From his early research which focussed on developing an oilseed crop for Manitoba, he became an internationally acclaimed plant breeder, best known for suggesting the elimination of erucic from rapeseed oil and producing low glucosinolate varieties. In 1974, Stefansson registered Tower, the first canola variety low in erucic acid and meal low in glucosinolates, and thereafter the appeal of the crop expanded. By 1999 approximately 14 million acres were dedicated to growing canola, supporting a 2.5 billion dollars a year industry. Stefansson was recognized for subsequent significant genetic alterations to the food value of the oil, industrial quality of the oil, and feed value of meal produced from the seed.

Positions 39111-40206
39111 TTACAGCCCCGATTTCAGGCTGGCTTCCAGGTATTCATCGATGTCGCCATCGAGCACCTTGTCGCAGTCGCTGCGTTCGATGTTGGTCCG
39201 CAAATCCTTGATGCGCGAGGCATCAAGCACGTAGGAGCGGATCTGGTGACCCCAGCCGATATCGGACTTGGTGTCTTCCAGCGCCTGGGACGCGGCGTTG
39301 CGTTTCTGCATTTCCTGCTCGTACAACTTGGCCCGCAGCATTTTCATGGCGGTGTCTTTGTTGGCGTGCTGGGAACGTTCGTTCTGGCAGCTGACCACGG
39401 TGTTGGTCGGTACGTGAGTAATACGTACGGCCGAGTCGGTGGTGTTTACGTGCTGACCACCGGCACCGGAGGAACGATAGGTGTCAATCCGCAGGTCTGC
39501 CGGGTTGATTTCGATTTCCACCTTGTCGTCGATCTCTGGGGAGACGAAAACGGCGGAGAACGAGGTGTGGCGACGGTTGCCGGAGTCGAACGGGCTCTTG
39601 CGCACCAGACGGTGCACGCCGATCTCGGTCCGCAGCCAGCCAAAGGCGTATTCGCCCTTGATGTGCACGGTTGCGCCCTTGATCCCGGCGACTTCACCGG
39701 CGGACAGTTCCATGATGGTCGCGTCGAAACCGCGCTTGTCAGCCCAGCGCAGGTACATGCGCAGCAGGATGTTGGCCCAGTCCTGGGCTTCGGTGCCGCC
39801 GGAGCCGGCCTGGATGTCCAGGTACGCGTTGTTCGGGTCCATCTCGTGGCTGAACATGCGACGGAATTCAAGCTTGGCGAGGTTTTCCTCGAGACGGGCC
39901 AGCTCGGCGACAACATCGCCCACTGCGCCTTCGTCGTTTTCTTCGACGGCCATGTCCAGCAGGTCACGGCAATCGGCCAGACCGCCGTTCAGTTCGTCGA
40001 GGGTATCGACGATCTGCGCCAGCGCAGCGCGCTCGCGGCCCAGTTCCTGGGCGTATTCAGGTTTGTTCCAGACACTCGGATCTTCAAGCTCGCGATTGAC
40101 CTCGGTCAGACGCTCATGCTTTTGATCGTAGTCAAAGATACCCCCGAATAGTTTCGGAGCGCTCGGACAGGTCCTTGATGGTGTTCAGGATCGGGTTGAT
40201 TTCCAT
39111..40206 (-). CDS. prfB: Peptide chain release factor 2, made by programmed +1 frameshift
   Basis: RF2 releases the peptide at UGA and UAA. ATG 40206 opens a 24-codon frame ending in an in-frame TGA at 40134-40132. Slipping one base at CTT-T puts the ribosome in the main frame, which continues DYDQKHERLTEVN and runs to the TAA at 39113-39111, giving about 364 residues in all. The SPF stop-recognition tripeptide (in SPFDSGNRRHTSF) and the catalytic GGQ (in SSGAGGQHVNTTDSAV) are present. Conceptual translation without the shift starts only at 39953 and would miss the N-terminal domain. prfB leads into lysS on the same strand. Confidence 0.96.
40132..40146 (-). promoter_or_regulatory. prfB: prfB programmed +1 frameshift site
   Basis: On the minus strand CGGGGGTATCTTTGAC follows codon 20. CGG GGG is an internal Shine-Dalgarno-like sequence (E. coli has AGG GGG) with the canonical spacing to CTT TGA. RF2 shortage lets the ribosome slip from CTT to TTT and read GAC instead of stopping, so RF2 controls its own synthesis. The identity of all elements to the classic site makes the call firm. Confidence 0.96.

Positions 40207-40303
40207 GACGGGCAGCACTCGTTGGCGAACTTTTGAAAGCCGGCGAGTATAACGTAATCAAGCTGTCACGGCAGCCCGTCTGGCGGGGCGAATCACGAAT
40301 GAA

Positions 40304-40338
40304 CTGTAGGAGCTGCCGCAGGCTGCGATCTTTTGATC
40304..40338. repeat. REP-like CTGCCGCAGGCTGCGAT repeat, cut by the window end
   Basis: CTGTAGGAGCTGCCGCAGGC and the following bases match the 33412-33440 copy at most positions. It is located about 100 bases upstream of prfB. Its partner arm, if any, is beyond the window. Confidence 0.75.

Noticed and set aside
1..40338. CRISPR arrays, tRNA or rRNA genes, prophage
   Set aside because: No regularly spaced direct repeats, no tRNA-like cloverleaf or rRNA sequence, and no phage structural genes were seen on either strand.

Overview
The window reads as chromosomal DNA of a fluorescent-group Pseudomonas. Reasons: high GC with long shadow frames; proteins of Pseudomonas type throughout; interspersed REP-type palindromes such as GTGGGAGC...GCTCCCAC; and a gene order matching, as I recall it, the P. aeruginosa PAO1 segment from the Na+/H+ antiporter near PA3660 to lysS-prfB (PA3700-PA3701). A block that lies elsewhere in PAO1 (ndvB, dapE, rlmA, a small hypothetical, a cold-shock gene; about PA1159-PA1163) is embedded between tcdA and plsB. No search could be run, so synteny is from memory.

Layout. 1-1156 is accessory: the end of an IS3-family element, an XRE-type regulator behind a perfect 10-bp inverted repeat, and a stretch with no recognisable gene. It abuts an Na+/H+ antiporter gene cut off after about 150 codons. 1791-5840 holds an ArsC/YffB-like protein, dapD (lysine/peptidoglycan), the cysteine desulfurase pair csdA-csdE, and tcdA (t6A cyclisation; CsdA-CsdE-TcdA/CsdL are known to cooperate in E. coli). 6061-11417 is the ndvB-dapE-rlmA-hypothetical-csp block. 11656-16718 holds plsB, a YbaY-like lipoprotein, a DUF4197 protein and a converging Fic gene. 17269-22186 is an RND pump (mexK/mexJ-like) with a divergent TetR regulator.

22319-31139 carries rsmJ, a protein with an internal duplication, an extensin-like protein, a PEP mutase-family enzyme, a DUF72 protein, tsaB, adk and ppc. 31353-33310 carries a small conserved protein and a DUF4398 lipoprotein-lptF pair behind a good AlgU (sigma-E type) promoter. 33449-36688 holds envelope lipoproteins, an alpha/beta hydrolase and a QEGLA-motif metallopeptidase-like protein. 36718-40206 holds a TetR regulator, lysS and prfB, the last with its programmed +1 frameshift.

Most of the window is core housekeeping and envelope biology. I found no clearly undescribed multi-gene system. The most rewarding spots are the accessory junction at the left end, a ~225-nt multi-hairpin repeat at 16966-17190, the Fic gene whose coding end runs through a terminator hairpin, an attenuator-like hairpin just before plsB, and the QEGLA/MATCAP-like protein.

Stefansson was active in studies relating to production of hybrid canola. In recognition of his achievements he earned many awards, including the Royal Bank Award for a contribution to humanity (1975), the Queen's Jubilee Medal (1977), and the Manitoba Institute of Agrologists' Distinguished Agrologist Award (1981). Stefansson was inducted as an Officer of the Order of Canada (1985) and in 2000 was awarded the Order of Manitoba and the Order of the Falcon (Iceland). He was inducted to the Canadian Agricultural Hall of Fame in 2002.
Stefansson worked at the University of Manitoba from 1952 and retired from active leadership of the Canola project in 1986. He was appointed senior scholar in the department of plant science at the University of Manitoba, and in 1987 he was appointed as Professor Emeritus. The annual Canada Iceland Foundation Scholarship honouring Dr. Stefansson was established in 1991. He was awarded an honourary doctorate from the University of Manitoba in 1997 and the University of Iceland in 2000.
Author ANNA K. STORGAARD Revised: ANNE-MARIE PEDERSEN